The results in Table 8 show that the horizontal accuracy of the balloon LiDAR data is approximately 17 cm horizontally. It is interesting to note that the horizontal errors of the balloon data are in general smaller near nadir, and are larger at the edges of the balloon swath. This clearly shows the effect of the wider beam divergence of the laser, the obliqueness that the laser pulse strikes the ground nearer to the swath edges and the accuracy of the IMU attitude determination. Overall, the horizontal errors are almost a factor of 4 larger than the vertical results presented in Table 7. As discussed in , this poorer horizontal performance is to be expected given the larger beam divergence and accuracy of the IMU, but is still within the desired goal of 20 cm horizontal accuracy (1σ).
5.3. Data Examples
Both the Carrizo Plain and Sherman Island datasets were collected for more than just testing of the prototype system; both of these areas had science and engineering questions that the research team felt could be addressed by a successful balloon based data collection. For the Carrizo plain, the goal was to identify small offset channels that previously had not been identified. For Sherman Island, the goal was to measure subsidence of the levee surrounding the island. Both sites had previously been surveyed with high resolution airborne LiDAR, Carrizo Plain in 2005 as part of the B4 project , and Sherman Island in 2007 as part of the Sacramento River delta acquisition . This allowed a unique opportunity to compare the balloon LiDAR data to the existing data, and a baseline dataset to use on Sherman Island to attempt to measure subsidence.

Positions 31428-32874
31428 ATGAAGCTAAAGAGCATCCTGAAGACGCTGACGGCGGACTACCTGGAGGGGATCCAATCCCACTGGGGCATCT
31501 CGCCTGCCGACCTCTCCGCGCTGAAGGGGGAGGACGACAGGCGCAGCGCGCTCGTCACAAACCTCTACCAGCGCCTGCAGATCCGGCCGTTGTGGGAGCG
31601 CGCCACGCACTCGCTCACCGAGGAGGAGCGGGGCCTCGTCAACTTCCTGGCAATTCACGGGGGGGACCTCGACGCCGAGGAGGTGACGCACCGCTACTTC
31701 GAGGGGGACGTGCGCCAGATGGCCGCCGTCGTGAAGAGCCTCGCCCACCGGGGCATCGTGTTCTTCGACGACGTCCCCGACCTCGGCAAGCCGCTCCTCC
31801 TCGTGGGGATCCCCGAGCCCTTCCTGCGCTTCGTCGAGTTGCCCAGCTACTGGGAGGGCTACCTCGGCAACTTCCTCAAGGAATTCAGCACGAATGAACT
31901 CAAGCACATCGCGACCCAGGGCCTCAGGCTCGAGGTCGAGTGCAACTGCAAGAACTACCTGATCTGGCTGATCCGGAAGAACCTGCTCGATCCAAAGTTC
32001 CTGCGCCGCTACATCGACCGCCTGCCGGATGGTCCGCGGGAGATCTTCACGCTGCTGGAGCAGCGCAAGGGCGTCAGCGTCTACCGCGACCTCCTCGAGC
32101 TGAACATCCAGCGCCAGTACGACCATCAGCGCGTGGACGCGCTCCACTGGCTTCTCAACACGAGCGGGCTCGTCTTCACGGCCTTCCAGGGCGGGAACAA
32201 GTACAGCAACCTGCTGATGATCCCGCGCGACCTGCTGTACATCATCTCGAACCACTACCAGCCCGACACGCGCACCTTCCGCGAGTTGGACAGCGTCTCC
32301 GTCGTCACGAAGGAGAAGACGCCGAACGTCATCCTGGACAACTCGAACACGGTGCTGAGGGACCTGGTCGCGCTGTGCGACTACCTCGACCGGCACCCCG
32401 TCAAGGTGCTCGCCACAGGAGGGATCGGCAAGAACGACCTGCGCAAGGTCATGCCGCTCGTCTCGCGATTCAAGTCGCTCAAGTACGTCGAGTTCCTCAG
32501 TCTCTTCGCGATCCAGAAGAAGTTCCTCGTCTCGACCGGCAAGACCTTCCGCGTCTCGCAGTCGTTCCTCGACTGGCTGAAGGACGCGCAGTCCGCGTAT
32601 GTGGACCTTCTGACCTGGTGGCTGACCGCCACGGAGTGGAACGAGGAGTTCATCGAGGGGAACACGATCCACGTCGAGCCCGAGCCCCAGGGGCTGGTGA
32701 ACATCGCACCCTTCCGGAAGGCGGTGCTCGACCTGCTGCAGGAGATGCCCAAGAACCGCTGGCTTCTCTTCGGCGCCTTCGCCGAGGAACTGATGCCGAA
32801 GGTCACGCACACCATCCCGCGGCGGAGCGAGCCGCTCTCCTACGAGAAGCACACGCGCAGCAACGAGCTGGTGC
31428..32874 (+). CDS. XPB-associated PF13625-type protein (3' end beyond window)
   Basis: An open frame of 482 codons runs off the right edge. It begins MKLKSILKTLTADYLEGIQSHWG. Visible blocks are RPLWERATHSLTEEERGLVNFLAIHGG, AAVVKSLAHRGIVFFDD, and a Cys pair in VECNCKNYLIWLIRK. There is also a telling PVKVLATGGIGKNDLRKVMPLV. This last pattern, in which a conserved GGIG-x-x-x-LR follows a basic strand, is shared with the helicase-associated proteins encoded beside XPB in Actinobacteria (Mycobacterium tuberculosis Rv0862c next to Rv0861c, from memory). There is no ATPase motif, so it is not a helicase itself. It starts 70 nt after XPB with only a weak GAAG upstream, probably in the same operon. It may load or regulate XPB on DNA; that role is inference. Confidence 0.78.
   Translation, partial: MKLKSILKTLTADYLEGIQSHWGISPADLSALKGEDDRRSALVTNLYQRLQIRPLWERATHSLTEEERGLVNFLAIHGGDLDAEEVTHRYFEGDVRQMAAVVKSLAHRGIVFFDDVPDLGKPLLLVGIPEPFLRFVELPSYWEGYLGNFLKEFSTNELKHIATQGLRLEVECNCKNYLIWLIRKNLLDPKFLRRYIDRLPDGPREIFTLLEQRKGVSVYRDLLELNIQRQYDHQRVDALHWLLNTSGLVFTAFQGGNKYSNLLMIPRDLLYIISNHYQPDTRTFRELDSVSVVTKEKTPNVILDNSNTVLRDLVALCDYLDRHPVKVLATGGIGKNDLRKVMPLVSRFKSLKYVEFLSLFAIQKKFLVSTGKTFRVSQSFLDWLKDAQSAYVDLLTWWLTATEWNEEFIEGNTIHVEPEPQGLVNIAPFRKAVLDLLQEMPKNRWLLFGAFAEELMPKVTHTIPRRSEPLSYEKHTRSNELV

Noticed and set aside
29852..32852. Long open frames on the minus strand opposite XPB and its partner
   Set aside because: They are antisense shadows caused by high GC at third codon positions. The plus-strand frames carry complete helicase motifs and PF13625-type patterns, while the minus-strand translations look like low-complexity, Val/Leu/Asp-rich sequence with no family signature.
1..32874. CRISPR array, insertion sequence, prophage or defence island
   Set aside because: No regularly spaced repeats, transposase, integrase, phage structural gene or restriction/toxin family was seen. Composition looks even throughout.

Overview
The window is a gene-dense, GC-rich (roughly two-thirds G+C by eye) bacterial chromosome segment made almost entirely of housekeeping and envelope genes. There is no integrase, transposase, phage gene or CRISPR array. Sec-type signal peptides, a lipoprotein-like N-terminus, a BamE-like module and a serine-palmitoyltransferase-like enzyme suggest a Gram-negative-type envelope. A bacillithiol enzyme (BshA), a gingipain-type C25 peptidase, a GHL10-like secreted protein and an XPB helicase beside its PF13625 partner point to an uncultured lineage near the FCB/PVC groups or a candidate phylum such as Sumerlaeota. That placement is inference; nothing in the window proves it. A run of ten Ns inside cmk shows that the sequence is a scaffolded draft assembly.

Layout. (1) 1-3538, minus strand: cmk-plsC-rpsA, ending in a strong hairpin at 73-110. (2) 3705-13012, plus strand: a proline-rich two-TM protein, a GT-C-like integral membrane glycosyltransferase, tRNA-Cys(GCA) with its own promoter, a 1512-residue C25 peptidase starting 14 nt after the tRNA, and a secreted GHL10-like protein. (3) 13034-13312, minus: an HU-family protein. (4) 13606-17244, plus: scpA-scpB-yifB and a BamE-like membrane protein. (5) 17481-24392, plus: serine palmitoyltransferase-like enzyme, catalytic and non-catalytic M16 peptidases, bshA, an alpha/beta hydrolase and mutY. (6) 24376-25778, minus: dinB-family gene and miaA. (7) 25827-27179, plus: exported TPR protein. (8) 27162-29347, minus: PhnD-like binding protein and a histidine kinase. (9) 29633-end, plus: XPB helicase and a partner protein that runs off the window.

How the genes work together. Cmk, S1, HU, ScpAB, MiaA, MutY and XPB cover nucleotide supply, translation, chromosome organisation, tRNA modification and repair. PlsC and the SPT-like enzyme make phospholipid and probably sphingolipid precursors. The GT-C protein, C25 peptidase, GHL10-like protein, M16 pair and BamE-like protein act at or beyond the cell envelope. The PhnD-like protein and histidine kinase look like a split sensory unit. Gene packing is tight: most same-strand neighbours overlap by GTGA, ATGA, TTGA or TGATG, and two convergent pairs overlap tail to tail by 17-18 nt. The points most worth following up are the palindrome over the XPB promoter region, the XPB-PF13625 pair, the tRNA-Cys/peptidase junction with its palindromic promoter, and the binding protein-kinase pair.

Figure 7 compares the B4 airborne LiDAR data on the Carrizo Plain with that collected by the balloon LiDAR system. Figure 7(a) shows that the balloon LiDAR data has a significantly higher point density (1,000 times higher). This is due to the low forward velocity (3 km/h) and low flight elevation (25 m), for the balloon LiDAR during data acquisition. Figure 7(b) clearly shows that the higher resolution data also illuminates additional subtle elevation changes in this section of the fault. We have found that the existing B4 data cannot be gridded at a resolution higher than 25 cm without noticeable gridding artifacts appearing. The balloon data however has been gridded successfully at 10 cm resolution with no noticeable gridding artifacts. We are hopeful this increased resolution will allow the identification of new faulting features along this portion of the San Andreas Fault.